Involving children and young people in developing social care
Case study 4: Lambeth Youth Council, Lambeth Council
Service provided by organisation
Lambeth Youth Council was established in 2002 to involve young people in improving local services and policy, and to encourage them to become community leaders.
Characteristics of children/young people involved
One hundred black and minority ethnic young people aged 11-24 are involved in the youth council. It is open to all young people with an interest in community development. There is an equal gender mix.
How participation has been developed
The youth council was established following the continued involvement of a group of young people in local authority events. More members were recruited via outreach work and word of mouth. Although the youth council meets weekly to discuss issues, their work is more project-focused. They currently have three main areas of work: the Peer Inspection project, the Teenage Pregnancy Peer Education project and the Stop and Search project. The young people involved in these projects receive a variety of relevant external training and receive payment and accreditation (either through the Youth Achievement Award or Millennium Award) for their work.
Video consultations and questionnaires are also carried out with a wide range of young people within Lambeth. Eight young people have recently been elected as youth executive members whose role is to shadow councillors and highlight issues raised within the youth council meetings.
Lambeth Council have demonstrated a commitment to participation through their provision of funding and work with the youth council. The latter feels that it has considerable access to all council services and councillors. The youth council budget includes money for staffing, resources, publicity and payments for the young people. There are three full-time project workers and an administrator to facilitate the youth council's work. Participation is emphasised in Lambeth Council's Youth and Play Service Strategy and in youth service staff training. Youth council staff receive internal training (involving youth council members), as well as external training about participation.
The youth council's work is highly visible within the community: local newspapers as well as youth council information and publicity highlight the positive work undertaken by the young people. All work undertaken is evaluated by participants.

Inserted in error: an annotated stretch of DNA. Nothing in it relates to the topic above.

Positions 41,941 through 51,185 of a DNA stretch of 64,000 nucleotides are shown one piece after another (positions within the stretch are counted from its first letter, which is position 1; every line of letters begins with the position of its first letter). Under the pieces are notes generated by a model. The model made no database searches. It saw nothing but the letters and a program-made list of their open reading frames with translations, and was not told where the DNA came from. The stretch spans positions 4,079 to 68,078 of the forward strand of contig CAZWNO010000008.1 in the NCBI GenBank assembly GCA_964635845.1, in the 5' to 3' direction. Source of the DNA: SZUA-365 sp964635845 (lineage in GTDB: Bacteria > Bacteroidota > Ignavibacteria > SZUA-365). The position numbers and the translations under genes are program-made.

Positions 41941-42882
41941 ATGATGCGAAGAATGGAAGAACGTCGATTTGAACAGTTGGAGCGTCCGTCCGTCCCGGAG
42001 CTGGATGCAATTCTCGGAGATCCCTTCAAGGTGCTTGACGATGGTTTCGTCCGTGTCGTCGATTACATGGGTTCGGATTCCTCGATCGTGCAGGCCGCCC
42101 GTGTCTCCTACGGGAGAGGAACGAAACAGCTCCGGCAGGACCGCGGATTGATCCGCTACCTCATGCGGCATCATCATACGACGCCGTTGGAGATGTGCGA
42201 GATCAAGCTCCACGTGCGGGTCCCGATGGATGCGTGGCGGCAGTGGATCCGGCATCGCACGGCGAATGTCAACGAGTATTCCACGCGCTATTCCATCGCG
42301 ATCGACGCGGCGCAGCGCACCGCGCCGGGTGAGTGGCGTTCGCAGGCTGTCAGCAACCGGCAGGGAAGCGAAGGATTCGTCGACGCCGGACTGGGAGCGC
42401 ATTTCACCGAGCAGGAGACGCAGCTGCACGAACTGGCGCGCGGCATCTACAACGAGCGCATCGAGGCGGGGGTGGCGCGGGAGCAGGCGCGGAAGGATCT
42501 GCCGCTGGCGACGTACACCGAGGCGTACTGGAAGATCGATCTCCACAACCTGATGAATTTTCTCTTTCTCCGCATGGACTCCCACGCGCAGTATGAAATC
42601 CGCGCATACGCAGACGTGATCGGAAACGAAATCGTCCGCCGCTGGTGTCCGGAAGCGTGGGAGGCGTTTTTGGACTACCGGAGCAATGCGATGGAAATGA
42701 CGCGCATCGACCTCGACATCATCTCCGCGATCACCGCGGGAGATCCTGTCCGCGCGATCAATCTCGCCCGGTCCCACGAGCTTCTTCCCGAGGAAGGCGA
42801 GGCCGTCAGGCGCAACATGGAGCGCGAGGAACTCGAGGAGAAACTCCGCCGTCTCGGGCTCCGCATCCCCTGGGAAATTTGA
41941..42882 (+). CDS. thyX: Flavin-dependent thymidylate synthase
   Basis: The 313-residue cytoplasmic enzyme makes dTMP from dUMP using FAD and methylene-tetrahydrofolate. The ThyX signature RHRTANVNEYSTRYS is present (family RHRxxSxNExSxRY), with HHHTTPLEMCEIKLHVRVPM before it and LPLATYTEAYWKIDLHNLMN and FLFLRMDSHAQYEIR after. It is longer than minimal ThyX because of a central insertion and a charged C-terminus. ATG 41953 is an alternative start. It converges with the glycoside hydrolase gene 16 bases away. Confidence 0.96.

Changes or improvements as a result of children and young people's participation
- a direct improvement in services for young people in Lambeth (e.g. better sex education in schools, improved training for police officers, improved youth projects)
- improving awareness of the benefits of involving children and young people within the council
'Previously certain councillors were wary of involving children and young people. Now they want to, and appreciate that the young people are not there just to complain but to work together to find positive solutions' (Youth council development worker)
- peer inspection is now built into the quality assessment framework of the Youth and Play Service
- increased self-confidence, skill development and work experience for young people
'More than words can describe, the personal development has been first class' (Young person)
- a greater willingness by a variety of decision-making bodies (e.g. the local strategic partnership, area committees) to engage with and involve young people.
Evidence of outcomes from participation
The project has produced the following documentation to evidence the development of participation:
- a guide to peer inspection including mission statement
- North Lambeth Town Centre Peer Inspection Report
- media coverage.
Contact person and role: Kylie Turuwhenua (youth council development manager)
Address: Room B17, Lambeth Town Hall, Brixton Hill, London SW2 1RW
Telephone: 020 7926 2193